Small Places And Big Histories: Palehua, Hawai'i
It’s the part of O‘ahu that many visitors never see.
Much less lush than the windward side or the valleys behind Honolulu, the southwest or “leeward side” of the island is shielded from tropical rain and weather systems by the Ko‘olau mountains, and remains much more arid. It doesn’t fit preconceptions of what “going to Hawai‘i” is supposed to be like; it’s not the tropical paradise shown in travel brochures. Growing up in Honolulu in the 60s and 70s, there was never much reason to go there. It was largely an industrial and agricultural area with acres of sugar cane, warehouses, military installations, and tank farms, but relatively few homes. I didn’t know anyone from that side of the island. It seemed far away.
All that changed as population pressures increased and the cultivation of sugar declined. Today subdivisions are everywhere on the leeward side, squeezing out what agriculture remains. The town of Kapolei is designated to absorb more growth and become a “second city,” next to Honolulu, where residents can live and work without suffering through the difficult commute into town. The mass transit system now being constructed finds its point of origin in Kapolei. There are hotels and timeshares. Disney has developed a themed resort with its own beach and simulated Hawaiian culture. Interestingly, a similar demographic process may have taken place in pre-contact times. The Hawaiian people arrived in these islands a thousand years ago or perhaps a little earlier, and lived predominantly in the lush, green valleys, where cultivation was easier. By the 1500s, however, population pressures were increasing, bringing political change and causing people to populate parts of the islands that had not previously seen many inhabitants. The leeward side of O‘ahu island likely experienced an increase in population throughout that period.
(Image below: Excavation team hike in 2009)
Authors: Tim Gill and Lauren Matley
All images courtesy of Tim Gill
The site is magnificent. It is located at an elevation of approximately 1700 feet, the air is cool, and there are stunning views toward the central plain of O‘ahu, down to Kapolei, and over the Wai‘anae coast.
It was during this time, most likely the late 1500s or early 1600s, that the Hawaiian people built a rock enclosure in a shallow depression in a volcanic ridge in the mountains above Kapolei, in an area now known as Pālehua. The site is magnificent. Because it is located at an elevation of approximately 1700 feet, the air is cool, and there are stunning views toward the central plain of O‘ahu, down to Kapolei, and over the Wai‘anae coast. Private ownership has prevented development from reaching this area, and today it is a refreshing escape from traffic and noise.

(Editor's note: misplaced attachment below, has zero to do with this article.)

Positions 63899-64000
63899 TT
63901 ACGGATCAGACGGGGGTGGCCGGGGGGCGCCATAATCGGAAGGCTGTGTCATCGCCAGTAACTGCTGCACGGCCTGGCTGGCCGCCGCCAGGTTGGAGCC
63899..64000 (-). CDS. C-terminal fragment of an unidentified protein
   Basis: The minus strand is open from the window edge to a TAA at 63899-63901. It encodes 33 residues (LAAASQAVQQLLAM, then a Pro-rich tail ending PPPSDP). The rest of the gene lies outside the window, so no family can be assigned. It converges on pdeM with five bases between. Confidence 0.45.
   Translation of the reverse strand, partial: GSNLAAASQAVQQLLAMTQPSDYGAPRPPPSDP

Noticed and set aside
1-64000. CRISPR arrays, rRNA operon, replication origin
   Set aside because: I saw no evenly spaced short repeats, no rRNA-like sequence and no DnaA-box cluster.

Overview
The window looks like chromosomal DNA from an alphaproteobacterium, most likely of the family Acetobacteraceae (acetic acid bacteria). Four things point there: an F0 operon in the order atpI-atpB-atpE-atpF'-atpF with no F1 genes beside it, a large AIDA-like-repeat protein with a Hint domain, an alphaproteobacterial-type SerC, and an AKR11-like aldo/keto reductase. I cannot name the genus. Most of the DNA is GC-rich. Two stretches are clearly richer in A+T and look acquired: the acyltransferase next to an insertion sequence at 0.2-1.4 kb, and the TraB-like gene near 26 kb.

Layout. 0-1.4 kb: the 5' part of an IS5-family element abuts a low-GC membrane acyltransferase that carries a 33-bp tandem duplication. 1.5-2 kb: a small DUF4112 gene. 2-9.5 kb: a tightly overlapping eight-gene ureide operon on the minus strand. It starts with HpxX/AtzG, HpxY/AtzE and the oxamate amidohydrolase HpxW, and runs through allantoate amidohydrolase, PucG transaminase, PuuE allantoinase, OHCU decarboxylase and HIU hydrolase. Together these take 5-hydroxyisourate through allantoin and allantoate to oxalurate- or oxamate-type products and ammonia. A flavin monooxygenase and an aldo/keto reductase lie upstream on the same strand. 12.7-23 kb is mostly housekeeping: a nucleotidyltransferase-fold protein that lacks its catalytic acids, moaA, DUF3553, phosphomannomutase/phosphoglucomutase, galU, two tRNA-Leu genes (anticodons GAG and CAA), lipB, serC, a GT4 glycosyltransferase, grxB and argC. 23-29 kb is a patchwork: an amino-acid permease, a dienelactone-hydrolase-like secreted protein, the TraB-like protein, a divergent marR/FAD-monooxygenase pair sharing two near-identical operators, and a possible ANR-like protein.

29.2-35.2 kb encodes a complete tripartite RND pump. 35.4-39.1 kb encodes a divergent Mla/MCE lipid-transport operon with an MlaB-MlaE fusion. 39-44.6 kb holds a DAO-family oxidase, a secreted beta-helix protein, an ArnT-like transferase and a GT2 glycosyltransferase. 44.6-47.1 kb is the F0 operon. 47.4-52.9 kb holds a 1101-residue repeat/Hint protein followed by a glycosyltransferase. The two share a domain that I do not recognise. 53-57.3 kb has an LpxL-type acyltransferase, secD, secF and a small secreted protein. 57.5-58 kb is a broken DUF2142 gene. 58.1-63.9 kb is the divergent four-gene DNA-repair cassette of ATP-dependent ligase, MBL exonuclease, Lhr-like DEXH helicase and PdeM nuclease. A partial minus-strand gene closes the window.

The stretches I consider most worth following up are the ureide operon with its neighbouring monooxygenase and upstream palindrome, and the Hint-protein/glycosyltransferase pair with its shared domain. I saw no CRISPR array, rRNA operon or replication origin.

(Image on the left: excavation team at Palehua; right: Excavation site at Test Pits 1 and 2 at the enclosure)
Prior to 2012, no archaeological investigation had been conducted at the rock enclosure, although various theories had been put forward to explain it, and it was assumed to be a structure of cultural significance. In May 2012 our team of UC Berkeley archaeologists, Hawaiian archaeology students, and volunteers conducted mapping and test excavations of the site. Approximately nine months later one of our colleagues performed an archaeoastronomical analysis, establishing that the enclosure is precisely aligned with the location on the northeastern horizon where the Pleiades star cluster rises each November. From those investigations and ethnographic study, we hypothesized that this enclosure had a ceremonial use associated with the annual Makahiki harvest season. In Hawaiian society the Makahiki season was sacred to the god Lono, and was a time of games, celebration, and tax collection. We published our findings in an article entitled “Ideology, Ceremony and Calendar in Pre-Contact Hawai‘i: Astronomical Alignment of a Stone Enclosure on O‘ahu suggests Ceremonial Use During the Makahiki Season,” in the Journal of the Polynesian Society, 2015, 124(3): 243-268.In 2014, to guide future excavations at the site, we conducted subsurface scanning using Ground Penetrating Radar (GPR) throughout the enclosure. The results have been very promising: the GPR has detected what could be buried walls, terraces and structure foundations within the current enclosure. The GPR images suggest that we might find further evidence within the enclosure that ceremonial activities took place there.
(Image below: Tim Gill conducting digital documentation for one of the excavated areas)
We hope to return to this site in the near future, to follow up our prior work and to take a closer look at the areas inside the enclosure that the GPR indicates may have internal features.